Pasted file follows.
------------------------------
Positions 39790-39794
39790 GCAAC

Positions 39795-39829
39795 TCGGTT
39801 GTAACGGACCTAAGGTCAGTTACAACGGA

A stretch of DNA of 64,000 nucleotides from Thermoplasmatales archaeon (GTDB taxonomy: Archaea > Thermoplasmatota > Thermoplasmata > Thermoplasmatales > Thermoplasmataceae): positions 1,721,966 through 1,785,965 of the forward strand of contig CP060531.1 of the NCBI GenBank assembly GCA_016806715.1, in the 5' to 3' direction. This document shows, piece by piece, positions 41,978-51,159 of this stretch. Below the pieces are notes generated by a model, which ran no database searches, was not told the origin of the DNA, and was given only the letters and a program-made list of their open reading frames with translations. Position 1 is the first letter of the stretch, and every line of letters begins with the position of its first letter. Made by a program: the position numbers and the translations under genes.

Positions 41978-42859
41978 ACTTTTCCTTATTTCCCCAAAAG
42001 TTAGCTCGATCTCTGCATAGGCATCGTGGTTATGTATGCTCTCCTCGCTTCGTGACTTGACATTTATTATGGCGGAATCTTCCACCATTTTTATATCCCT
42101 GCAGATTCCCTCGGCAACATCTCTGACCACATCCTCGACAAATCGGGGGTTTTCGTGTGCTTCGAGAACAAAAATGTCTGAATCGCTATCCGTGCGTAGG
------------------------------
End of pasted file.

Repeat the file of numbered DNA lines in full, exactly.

Positions 39790-39794
39790 GCAAC

Positions 39795-39829
39795 TCGGTT
39801 GTAACGGACCTAAGGTCAGTTACAACGGA

A stretch of DNA of 64,000 nucleotides from Thermoplasmatales archaeon (GTDB taxonomy: Archaea > Thermoplasmatota > Thermoplasmata > Thermoplasmatales > Thermoplasmataceae): positions 1,721,966 through 1,785,965 of the forward strand of contig CP060531.1 of the NCBI GenBank assembly GCA_016806715.1, in the 5' to 3' direction. This document shows, piece by piece, positions 41,978-51,159 of this stretch. Below the pieces are notes generated by a model, which ran no database searches, was not told the origin of the DNA, and was given only the letters and a program-made list of their open reading frames with translations. Position 1 is the first letter of the stretch, and every line of letters begins with the position of its first letter. Made by a program: the position numbers and the translations under genes.

Positions 41978-42859
41978 ACTTTTCCTTATTTCCCCAAAAG
42001 TTAGCTCGATCTCTGCATAGGCATCGTGGTTATGTATGCTCTCCTCGCTTCGTGACTTGACATTTATTATGGCGGAATCTTCCACCATTTTTATATCCCT
42101 GCAGATTCCCTCGGCAACATCTCTGACCACATCCTCGACAAATCGGGGGTTTTCGTGTGCTTCGAGAACAAAAATGTCTGAATCGCTATCCGTGCGTAGG